CLEVELAND, Jan. 15, 2016 (IEEFA) — New Obama administration policies announced today that implement a comprehensive review of the federal coal lease program and a moratorium on federal coal leases are “welcome, long overdue and in the best interest of taxpayers,” said Tom Sanzillo, director of finance for the Institute for Energy Economics and Financial Analysis (IEEFA).
“President Obama is doing for the coal industry what it cannot do for itself,” Sanzillo said. “With the recent bankruptcy filing of Arch Coal, the U.S. has now seen 50 coal-company bankruptcy filings since 2012.”
Additional comments from Mr. Sanzillo:
“A federal lease moratorium allows the federal government, as owner of the coal, and stakeholders to establish a new business model for coal. The old model of supplying cheap coal on any terms the coal industry wanted is not working anymore. As IEEFA outlined in its 2012 report on federal coal leasing, the last real discussion on coal leases occurred amidst scandal over 30 years ago.”
“Markets have changed since the 1980’s. The coal industry is shrinking, and it will continue to shrink for the foreseeable future. It will be a much less important source of energy for the nation’s electricity grid going forward. However, coal has a future—a future that includes fewer companies and less mining to supply a much smaller number of coal-fired power plants.”
“The coal industry is unprepared for this new market. The federal government as owner of almost 50 percent of the coal produced for electricity in the U.S. must step in to discipline production, restrict supply and provide better management for this national resource. RIght now the coal industry is bankrupt. It is offering no business leadership or support for the U.S. as it goes through its energy transition and manages climate change.”
“The coal industry, once a critical player in the energy future of the U.S., is now little more than a self-interested party seeking a bailout. The industry has forfeited its claim to protected status by failing to innovate and by pursuing a series of failed business strategies that have left the industry—and more important the people of the U.S.—without strong corporate leadership in this sector of the energy economy.”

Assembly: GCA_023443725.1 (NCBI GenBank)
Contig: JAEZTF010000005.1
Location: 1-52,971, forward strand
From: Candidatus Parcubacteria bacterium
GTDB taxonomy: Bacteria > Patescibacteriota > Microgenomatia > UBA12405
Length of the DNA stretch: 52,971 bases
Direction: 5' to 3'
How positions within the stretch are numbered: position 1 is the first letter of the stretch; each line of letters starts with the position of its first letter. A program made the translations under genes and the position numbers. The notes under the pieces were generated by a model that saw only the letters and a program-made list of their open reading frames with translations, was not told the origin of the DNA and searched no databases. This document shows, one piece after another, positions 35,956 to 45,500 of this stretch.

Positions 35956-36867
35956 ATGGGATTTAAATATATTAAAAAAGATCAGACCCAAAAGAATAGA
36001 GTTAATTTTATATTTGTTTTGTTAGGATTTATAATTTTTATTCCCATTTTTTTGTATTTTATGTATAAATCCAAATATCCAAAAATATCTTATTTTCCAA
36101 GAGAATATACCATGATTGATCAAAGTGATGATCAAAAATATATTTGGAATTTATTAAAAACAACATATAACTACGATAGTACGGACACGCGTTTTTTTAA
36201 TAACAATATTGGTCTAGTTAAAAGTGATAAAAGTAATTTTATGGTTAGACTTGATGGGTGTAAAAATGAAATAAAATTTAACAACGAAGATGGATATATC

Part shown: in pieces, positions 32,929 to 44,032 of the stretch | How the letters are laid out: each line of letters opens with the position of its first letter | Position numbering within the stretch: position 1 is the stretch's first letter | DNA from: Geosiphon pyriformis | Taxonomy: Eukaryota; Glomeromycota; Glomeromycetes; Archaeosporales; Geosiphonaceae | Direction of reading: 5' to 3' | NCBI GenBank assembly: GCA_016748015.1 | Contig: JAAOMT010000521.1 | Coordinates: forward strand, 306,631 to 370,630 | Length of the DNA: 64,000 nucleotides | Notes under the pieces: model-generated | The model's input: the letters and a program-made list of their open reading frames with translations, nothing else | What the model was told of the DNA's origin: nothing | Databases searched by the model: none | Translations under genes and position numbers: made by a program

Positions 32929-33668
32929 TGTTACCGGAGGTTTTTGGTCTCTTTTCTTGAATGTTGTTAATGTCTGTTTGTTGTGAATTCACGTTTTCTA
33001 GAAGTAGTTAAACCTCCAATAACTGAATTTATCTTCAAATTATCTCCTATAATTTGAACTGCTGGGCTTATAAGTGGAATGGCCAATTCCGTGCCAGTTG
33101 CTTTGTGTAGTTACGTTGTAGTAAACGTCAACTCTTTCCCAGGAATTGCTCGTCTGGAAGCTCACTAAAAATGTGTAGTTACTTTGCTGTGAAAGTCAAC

“We anticipate this decision will have little immediate impact on the supply of coal in the U.S. According to the Energy Information Administration, the nation has 18 billion tons of recoverable coal in producing mines and an additional 256 billion tons of recoverable coal. The U.S. is producing just under 1 billion tons of coal per yea, and this amount is expected to decrease over the next decade.”
“Of the amount of recoverable coal from producing mines, 8 billion of the 18 bilion tons is located in Montana and Wyoming, the two states most involved with the federal lease program. The PRB produced just under 400 million tons of coal in 2015. The PRB has an estimated 20-year supply under the most recent scenario.”
“Under the Obama administration the Bureau of Land Management has entered into leases on 13 applications amounting to over 2.2 billion tons of coal. These new reserves plus the reserves already under lease should offer an ample supply of coal in the coming years.”
“Over the last two years a number of coal leases were bid out by the Bureau of Land Management and no bids were received reflecting the fact that there are no market incentives to go forward with new mining. Arch walked away from Jacobs Ranch and Rhino Resources walked away from a Colorado project.”
(Coal Reserve Data: http://www.eia.gov/coal/annual/pdf/table15.pdf)
Director of Finance Tom Sanzillo has 30 years of experience in public and private finance, including as a first deputy comptroller of New York State, where he held oversight over a $156 billion pension fund and $200 billion in municipal bond programs.
Media contact: Karl Cates, [email protected] +1 917.439.8225